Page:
That said, we have not wanted to get heavy-handed with people who attend the concert. We decided therefore to simply place a courteous request in the programme so that the audience would be acquainted with my wishes and there would be no confusion. I hope there will be respect for my request. ~ LM
3In some of your recent concerts, you have dedicated “Penelope’s Song” to someone’s memory. Could you tell us more?
In the liner notes to the recording An Ancient Muse, I mention that one of the initial inspirations for this song was listening to Homer’s Odyssey, particularly the part of that work that describes Penelope, Odysseus’s wife, waiting for her loved one to return. I then wrote the lyrics extrapolating this experience to the different situations in which we wait for loved ones to return. It could tell the tale of someone who has emigrated; it could evoke the story of the death of a loved one.
On the last concert of our North American tour in May of this year, a request was made of me to dedicate a song to the memory of Captain Shawn McCaughey, a Snowbird pilot who perished in an incident on May 18, 2007, just three weeks before his wedding day. I choose “Penelope’s Song” as the composition that I felt that would best capture one of the sentiments of this situation. Later this summer, his fiancée Claudia wrote to thank me for the dedication.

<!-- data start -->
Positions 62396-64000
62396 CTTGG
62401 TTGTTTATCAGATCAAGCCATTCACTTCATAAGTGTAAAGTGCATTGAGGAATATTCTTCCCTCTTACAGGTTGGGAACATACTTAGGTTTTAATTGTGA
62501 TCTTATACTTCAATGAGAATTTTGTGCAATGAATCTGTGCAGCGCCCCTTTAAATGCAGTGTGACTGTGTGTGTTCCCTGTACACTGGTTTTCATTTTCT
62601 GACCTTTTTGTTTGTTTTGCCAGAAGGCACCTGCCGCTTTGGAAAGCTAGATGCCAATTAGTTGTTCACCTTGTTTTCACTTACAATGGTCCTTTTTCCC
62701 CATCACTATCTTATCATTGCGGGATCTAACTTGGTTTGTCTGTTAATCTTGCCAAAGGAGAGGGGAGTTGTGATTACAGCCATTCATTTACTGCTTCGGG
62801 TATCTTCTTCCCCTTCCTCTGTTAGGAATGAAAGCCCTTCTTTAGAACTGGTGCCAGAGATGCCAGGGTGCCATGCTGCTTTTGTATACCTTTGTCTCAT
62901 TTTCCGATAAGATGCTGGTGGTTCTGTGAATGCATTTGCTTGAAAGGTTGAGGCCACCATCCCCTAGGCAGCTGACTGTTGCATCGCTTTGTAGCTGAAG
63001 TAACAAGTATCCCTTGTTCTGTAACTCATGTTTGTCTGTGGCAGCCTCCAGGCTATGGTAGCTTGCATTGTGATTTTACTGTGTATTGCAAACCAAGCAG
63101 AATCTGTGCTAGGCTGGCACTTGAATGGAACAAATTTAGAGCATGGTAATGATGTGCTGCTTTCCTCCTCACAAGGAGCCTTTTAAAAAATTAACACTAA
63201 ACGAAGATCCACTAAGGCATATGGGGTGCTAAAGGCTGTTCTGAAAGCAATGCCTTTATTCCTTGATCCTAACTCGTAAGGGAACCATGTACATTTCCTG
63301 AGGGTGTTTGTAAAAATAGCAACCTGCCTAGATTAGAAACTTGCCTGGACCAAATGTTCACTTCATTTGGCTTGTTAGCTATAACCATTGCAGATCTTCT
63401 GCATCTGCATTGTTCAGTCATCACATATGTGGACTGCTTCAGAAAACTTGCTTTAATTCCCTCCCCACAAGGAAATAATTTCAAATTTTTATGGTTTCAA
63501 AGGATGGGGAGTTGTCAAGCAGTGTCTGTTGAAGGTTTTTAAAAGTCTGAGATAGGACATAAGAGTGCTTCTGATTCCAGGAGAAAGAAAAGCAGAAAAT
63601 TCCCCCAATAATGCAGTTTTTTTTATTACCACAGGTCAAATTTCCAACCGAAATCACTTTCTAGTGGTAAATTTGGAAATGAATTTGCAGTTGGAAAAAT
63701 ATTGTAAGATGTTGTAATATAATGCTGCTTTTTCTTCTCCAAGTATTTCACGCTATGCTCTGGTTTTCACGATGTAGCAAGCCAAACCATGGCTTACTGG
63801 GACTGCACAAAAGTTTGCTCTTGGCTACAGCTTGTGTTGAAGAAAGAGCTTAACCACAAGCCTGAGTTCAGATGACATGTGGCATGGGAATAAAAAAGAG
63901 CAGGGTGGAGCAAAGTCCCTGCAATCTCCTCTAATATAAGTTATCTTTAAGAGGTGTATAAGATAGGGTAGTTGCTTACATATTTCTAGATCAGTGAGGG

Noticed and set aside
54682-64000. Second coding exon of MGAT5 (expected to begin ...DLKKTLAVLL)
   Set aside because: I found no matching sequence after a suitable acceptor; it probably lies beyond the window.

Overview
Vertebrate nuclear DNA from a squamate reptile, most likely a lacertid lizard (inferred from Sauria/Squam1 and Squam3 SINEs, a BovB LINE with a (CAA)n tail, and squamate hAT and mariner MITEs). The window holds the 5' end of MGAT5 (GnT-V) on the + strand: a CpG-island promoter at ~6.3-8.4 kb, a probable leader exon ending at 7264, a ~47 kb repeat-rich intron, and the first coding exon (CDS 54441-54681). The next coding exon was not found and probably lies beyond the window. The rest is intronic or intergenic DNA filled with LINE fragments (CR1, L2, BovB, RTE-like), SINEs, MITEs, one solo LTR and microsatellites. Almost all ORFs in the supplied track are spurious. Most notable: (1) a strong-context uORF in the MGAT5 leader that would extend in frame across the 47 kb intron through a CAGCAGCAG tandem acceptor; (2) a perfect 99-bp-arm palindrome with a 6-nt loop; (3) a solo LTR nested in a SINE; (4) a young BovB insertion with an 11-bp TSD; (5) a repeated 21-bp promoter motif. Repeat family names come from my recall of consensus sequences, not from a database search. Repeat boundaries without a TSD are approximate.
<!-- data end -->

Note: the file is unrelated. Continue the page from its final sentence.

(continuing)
As many Canadians know, the Snowbirds are the Canadian Forces’ aerobatic show team. Late in August I had the privilege of joining Claudia and Captain McCaughey’s family at the Snowbirds’ air show in Candiac, Quebec, the town that Captain McCaughey’s family are from. The Snowbirds have now incorporated “Penelope’s Song” into their presentation in their Tribute Pass (where they fly over in commemoration of a lost comrade). Needless to say, this was a very moving event to witness.
I must also add that since becoming Honorary Colonel for 435 Transport and Rescue Squadron out of Winnipeg, Manitoba in December 2006, I’ve had the opportunity to become more deeply acquainted with the enormous contribution that the men and women of our Canadian Forces undertake on behalf of Canadians as well as international citizens every day of the year, year in and year out. In this vast web of people and initiatives – search and rescue exercises, domestic and international disaster relief, the re-supply of northern communities, protecting our nation’s borders and participating in significant international responsibilities – are found the human stories, the real lives and the loves lost.
It is an honour to be able to dedicate this song, not only to the memory of Captain Shawn McCaughey, but to all of those who, in the course of selflessly serving others, have lost their lives. May these noble spirits live on: “a heart well loved is never forgotten”. ~ LM